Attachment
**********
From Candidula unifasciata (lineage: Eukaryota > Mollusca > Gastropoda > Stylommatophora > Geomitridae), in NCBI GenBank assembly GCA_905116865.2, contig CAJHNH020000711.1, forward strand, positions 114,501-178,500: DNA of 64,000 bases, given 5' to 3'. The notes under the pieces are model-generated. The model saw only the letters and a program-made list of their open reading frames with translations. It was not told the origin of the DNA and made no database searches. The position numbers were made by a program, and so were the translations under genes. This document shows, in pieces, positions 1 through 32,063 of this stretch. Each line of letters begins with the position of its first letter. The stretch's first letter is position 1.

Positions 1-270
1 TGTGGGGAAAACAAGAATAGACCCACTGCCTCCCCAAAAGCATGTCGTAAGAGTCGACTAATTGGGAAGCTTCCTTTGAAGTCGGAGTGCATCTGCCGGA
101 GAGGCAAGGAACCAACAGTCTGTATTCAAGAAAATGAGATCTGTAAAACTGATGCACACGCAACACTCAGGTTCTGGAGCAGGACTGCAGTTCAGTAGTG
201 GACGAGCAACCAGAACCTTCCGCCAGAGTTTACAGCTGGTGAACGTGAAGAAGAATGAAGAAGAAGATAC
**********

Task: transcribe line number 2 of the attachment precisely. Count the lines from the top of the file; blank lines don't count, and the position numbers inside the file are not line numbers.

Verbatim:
Positions 1-270